Each location has its own personality which helps shape the mood and feel of the wedding day.

What kind of couples do you typically work with?
Most of my couples are creatives, professionals, or dedicated blue-collar workers. They tend to give a nod to tradition while still turning it on its head.

They are usually well-read even if they aren't highly educated or are avid film and television buffs. Nearly all of them love to travel, own big dogs or cuddly cats, and adore the outdoors and pampering.

Most of my couples are either interfaith or identify as "spiritual but not religious" because even though they agree with the morals they were raised with, they are uncomfortable and disappointed in religious institutions. 

How do you work with couples to design a custom wedding ceremony? 
I really get to know them. I know that sounds simple to the point of trite, but it's true.

By the time I officiate the wedding, we're genuinely friends. My job is a wonderfully weird mix of business and ministry, which just means taking care of people.

I get to know my couples love story in a way no one else does—sometimes better than even their best friends! I have a questionnaire to supplement this but really it's about knowing the right questions to ask and really listening when they talk.

As a wedding officiant, what are your thoughts on couples writing personalized wedding vows? 
I ADORE when my couples write personal vows! That is the absolute highlight of the ceremony. There's nothing quite like when couples take a moment to make promises from the heart in a manner that is personal and meaningful. Bonus points if your wedding vows make your partner laugh and cry.

What are other ways that couples can personalize their wedding ceremony?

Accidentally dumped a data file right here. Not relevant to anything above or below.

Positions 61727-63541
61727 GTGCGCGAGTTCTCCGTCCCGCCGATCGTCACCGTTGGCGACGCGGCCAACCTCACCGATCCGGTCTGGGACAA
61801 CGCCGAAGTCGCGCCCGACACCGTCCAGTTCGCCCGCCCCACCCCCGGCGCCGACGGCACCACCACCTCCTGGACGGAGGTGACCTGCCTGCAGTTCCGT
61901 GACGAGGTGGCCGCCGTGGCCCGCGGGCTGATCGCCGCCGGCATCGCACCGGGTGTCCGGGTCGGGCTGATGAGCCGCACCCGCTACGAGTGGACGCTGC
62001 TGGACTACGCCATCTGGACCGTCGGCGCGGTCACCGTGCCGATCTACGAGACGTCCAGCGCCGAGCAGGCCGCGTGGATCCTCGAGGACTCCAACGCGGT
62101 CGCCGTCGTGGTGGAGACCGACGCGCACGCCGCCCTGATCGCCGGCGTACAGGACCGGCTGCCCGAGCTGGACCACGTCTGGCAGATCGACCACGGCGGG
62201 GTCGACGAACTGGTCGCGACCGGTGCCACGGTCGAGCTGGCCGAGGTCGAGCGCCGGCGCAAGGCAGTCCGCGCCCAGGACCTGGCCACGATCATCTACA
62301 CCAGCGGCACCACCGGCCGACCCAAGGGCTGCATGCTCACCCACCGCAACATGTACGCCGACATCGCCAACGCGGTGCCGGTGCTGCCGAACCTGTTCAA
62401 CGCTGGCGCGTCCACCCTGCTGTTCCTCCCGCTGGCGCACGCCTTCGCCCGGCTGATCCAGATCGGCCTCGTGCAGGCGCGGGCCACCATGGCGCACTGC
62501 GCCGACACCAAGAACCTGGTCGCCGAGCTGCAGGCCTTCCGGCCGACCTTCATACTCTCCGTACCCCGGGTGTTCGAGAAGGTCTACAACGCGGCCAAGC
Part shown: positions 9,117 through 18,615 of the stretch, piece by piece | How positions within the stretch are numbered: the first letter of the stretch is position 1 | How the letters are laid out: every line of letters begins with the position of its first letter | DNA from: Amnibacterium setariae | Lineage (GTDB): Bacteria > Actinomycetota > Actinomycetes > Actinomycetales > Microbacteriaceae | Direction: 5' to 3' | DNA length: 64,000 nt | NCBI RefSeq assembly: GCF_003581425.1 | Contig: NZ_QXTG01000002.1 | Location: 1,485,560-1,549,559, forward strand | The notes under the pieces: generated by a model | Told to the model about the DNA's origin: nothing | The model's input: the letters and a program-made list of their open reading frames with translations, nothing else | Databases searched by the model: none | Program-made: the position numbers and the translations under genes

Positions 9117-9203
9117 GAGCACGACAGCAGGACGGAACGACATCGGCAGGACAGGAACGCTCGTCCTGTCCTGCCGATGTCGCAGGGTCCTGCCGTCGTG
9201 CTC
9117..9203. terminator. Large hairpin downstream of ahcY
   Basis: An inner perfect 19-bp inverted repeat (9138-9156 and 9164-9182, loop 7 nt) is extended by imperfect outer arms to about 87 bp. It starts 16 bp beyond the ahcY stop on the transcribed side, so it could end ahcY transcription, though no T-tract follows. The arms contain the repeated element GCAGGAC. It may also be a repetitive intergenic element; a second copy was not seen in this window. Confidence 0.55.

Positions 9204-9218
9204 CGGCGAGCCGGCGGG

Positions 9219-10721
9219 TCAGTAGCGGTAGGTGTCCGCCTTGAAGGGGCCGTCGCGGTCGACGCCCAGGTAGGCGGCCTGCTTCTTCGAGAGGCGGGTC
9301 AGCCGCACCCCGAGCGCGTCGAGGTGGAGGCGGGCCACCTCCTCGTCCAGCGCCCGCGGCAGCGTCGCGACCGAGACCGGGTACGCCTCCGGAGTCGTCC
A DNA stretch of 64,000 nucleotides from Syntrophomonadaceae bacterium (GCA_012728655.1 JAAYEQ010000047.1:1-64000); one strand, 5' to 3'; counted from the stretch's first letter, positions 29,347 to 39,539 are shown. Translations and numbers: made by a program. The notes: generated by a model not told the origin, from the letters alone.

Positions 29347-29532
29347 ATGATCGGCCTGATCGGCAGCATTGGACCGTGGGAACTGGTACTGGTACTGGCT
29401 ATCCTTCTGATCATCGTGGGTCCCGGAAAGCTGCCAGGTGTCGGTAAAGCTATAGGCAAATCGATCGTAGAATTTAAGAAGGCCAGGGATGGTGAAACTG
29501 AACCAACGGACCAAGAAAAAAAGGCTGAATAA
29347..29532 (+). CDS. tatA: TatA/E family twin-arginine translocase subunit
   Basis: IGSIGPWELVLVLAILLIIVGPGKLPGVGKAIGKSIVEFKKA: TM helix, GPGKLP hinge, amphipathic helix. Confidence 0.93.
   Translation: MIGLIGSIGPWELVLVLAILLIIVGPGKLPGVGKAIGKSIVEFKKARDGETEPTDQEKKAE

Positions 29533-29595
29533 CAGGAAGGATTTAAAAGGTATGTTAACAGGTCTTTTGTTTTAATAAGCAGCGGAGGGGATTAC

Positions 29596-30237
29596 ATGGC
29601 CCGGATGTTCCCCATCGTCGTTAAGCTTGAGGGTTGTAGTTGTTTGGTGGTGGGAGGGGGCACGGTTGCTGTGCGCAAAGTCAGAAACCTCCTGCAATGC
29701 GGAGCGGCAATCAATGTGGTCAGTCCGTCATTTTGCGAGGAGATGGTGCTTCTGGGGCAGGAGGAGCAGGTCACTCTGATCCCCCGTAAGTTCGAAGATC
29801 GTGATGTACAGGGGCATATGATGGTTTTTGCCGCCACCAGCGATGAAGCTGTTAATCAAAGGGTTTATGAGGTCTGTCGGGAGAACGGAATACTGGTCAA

You can add readings and unity ceremonies but it really comes down to writing from the heart.

I only do custom ceremonies because I believe that while the structure of ritual and ceremony should fit some type of recognizable standard, the content should be personal and relevant to the people we're celebrating.

The vows, rings, definition of marriage—that should all come from the life and love the couple shares.

What is one thing you thing couples should always do and should never do within their wedding ceremony? 
This is a hard question because "always" and "never" aren't really part of my vernacular, but here it goes:

Always say wedding vows that mean something to you. I think that you should customize your vows even if you go with something traditional. Add even just a personal phrase to make your wedding vows your own.

I would also advise that couples never put something in the ceremony that feels weird coming out of your mouth or could make you cringe. There are few rules on what "must" be said (depending on your jurisdiction), so again—make it your own.

What advice do you give to most couples on their actual wedding day? 
Breathe. Take it in. This day goes by unbelievably fast so the absolute most important thing is to just be present and accept the moment as it comes.

And after 14 years of marriage (and counting!) to my therapist husband, that's also the best marriage advice I can offer.